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Archive for February, 2013

In this piece, for example, the author pats himself on the back for his “paper output” and high h-index. The h-index is a count of papers published that factors in how many times those papers have been cited. It’s a better metric than simply a paper count because it attempts to assess quality under the assumption that quality can be measured by citation. Good papers are cited more than bad ones, in theory. That’s fine, but it’s still a measure inherently based on total output. 

Judging the quality of a scientist by publication volume has always bugged me. Lets say I do a thorough, solid experiment that involves several steps. Maybe first I do some tests to figure out how to control for something. Then next I do some to figure out the best conditions to use. Then, finally, I do my experiment under the conditions and controls I determined earlier. Because I did the first two steps, the third should give me a very nice, definitive data set. If I publish it all, it will make a great paper. If I did my job right, after you read my paper you shouldn’t be left with any doubts along the lines of “well, maybe, but you didn’t account for so and so…” because I already thought of possible problems and did the initial steps to solve them, and included that data. 

But I’m being judged on number of publications, so rather than write one thorough paper I’ll split it up into three, none of which can really stand on their own. That doesn’t help me (you’ll read my paper and say “wow what a piece of shit this experiment is, they didn’t even take so and so into consideration” and so you’ll think I’m an idiot for it) and it certainly doesn’t help anyone who reads the paper. 

The h-index weights a straight paper count by incorporating how often those papers get cited, so its a bit better, but still problematic. For one thing, most papers start out in the Introduction section with some perfectly obvious, banal fact. “As a result of increasing oil prices, alternative forms of energy are attracting significant interest”. People feel the need to cite that All. The. Time. so a great many citations to a paper don’t necessarily cite the results, or some new method, but just some obvious statement that sets up the intro. 
Further, lets say I want to raise my h-index. I’ll start by writing lots of short partial papers like I mentioned, and I’ll get all my friends together. We all agree to cite each others papers every time. Or I could cite myself. Or, as an anonymous reviewer, I could demand others cite me In other words, game the system with a bunch of useless, incestuous citations.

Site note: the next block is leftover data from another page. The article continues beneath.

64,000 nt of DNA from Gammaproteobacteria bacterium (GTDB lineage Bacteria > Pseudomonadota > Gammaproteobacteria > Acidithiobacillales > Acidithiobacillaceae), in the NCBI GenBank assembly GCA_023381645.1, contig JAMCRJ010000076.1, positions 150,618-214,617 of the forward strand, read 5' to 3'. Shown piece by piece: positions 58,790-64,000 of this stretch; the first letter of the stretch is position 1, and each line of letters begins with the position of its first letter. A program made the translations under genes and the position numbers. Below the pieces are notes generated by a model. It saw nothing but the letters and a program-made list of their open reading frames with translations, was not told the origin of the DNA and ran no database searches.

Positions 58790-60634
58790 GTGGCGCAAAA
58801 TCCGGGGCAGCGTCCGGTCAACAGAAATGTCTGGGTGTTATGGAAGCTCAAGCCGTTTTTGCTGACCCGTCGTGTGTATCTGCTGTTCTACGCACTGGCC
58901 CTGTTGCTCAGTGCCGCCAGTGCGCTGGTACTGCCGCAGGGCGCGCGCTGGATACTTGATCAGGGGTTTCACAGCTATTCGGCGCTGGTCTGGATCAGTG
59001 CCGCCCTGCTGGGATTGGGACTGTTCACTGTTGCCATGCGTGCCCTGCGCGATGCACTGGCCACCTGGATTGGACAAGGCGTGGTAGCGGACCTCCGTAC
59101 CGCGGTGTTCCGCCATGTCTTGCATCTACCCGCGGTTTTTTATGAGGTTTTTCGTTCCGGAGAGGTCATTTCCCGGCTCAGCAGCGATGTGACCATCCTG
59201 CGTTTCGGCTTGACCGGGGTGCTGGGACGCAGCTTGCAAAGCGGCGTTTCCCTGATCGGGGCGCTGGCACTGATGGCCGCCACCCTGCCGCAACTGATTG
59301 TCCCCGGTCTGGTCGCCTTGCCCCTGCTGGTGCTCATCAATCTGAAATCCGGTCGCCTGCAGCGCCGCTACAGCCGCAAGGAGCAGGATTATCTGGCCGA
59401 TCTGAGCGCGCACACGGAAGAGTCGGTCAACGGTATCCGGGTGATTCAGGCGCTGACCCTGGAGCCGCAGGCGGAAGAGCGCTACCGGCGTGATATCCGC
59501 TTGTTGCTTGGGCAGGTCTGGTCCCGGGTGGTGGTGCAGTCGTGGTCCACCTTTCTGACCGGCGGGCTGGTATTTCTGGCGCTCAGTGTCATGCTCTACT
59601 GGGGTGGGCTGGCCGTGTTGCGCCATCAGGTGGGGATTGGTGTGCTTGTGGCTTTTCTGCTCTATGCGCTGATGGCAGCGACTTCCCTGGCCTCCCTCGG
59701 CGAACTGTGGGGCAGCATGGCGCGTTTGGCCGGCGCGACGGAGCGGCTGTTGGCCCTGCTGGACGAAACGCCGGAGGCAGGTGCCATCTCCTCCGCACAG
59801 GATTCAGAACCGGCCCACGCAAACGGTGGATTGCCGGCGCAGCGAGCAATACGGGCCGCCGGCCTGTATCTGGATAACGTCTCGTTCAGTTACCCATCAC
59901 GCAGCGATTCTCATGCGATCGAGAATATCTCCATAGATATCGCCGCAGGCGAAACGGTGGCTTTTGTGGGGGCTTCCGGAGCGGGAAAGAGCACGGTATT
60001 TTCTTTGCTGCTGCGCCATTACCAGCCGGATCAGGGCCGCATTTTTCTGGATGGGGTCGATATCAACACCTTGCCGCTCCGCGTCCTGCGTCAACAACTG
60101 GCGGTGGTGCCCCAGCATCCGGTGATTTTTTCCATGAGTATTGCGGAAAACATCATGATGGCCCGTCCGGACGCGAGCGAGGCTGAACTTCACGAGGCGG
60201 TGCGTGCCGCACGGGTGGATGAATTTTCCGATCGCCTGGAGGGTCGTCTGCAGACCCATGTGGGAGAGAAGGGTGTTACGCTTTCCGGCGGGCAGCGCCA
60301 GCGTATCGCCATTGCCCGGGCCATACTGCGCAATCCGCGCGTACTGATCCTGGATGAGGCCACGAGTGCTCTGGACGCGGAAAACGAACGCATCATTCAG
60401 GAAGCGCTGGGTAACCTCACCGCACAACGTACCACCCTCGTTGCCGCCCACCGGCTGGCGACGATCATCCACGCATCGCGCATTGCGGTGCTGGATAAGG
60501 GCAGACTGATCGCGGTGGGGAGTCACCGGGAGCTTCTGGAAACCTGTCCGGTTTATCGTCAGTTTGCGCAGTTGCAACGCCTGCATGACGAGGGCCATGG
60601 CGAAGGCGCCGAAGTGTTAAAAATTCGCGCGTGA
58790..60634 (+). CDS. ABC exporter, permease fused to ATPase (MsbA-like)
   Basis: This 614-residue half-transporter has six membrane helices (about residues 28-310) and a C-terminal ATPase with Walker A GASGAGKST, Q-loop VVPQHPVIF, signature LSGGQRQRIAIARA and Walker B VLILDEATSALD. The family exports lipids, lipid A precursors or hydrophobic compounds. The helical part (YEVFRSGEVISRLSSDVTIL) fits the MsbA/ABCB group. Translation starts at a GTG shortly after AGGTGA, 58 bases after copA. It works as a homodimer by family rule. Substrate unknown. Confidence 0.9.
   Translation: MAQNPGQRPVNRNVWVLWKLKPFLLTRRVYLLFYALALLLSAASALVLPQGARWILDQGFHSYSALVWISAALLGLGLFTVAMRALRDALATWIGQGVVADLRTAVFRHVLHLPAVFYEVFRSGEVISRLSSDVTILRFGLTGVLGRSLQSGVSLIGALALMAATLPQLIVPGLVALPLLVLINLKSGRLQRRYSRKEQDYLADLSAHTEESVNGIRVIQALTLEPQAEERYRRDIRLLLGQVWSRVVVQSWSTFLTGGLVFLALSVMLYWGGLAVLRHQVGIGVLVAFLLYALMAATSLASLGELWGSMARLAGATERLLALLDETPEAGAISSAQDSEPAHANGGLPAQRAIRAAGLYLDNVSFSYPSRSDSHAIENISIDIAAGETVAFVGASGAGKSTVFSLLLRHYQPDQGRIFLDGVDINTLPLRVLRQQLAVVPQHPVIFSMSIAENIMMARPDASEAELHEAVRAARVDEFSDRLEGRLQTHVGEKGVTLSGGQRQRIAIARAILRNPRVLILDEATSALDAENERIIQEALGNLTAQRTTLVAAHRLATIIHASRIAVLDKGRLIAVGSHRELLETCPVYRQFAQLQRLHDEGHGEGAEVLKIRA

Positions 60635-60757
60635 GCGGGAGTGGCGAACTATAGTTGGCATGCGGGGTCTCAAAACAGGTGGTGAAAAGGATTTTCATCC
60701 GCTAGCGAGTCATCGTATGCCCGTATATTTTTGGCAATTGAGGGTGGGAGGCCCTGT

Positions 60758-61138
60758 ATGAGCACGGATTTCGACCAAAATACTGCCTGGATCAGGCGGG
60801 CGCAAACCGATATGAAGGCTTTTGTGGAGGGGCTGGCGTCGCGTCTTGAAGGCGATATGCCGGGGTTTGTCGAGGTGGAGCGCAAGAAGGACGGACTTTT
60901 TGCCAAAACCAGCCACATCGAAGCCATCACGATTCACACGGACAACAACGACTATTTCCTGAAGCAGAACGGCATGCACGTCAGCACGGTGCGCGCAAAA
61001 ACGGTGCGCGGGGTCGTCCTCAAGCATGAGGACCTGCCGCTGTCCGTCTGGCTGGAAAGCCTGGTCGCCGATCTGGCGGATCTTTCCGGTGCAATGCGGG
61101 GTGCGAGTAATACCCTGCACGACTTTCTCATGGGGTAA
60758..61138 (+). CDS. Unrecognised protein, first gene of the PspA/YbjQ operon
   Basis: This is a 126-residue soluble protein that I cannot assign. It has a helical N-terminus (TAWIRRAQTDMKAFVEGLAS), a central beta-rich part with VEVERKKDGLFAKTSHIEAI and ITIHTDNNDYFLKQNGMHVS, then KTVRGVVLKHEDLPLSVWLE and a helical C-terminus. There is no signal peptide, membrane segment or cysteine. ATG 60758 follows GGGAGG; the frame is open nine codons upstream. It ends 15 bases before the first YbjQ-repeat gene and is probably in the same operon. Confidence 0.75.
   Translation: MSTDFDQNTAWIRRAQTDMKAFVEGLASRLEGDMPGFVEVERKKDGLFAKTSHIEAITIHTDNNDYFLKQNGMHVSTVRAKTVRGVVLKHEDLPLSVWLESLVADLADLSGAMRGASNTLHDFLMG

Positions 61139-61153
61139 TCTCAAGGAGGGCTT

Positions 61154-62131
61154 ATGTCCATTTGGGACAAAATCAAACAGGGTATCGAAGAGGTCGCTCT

Scientists naturally want to develop a system to quantify everything. That makes sense. But when assessing research, counting papers and citations just doesn’t cut it. You have to read papers, and decide whether or not those papers are good. Output based standards are lazy methods of evaluation that incentivize bad, lazy science. 

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Apparently, the FBI thought Its A Wonderful Life was communist propaganda because it portrayed bankers and the wealthy negatively.

The memo is pretty funny, but it missed an important point: Red Ryder would be a great codeword for the operation to put some nuclear armed subs off of Long Island.

On a more serious note, I would point out that bankers seem to be quite good at discrediting themselves without Soviet assistance. The best bit:

[redacted] related that if he made this picture portraying the banker, he would have shown this individual to have been following the rules as laid down by the State Bank Examiner in connection with making loans. Further, [redacted] stated that the scene wouldn’t have “suffered at all” in portraying the banker as a man who was protecting funds put in his care by private individuals and adhering to the rules governing the loan of that money rather than portraying the part as it was shown. In summary, [redacted] stated that it was not necessary to make the banker such a mean character and “I would never have done it that way.”

If we were to make movie today portraying bankers as fine upstanding gentlemen who followed all laws and whose primary interest was in protecting the funds in their care, it would be laughable.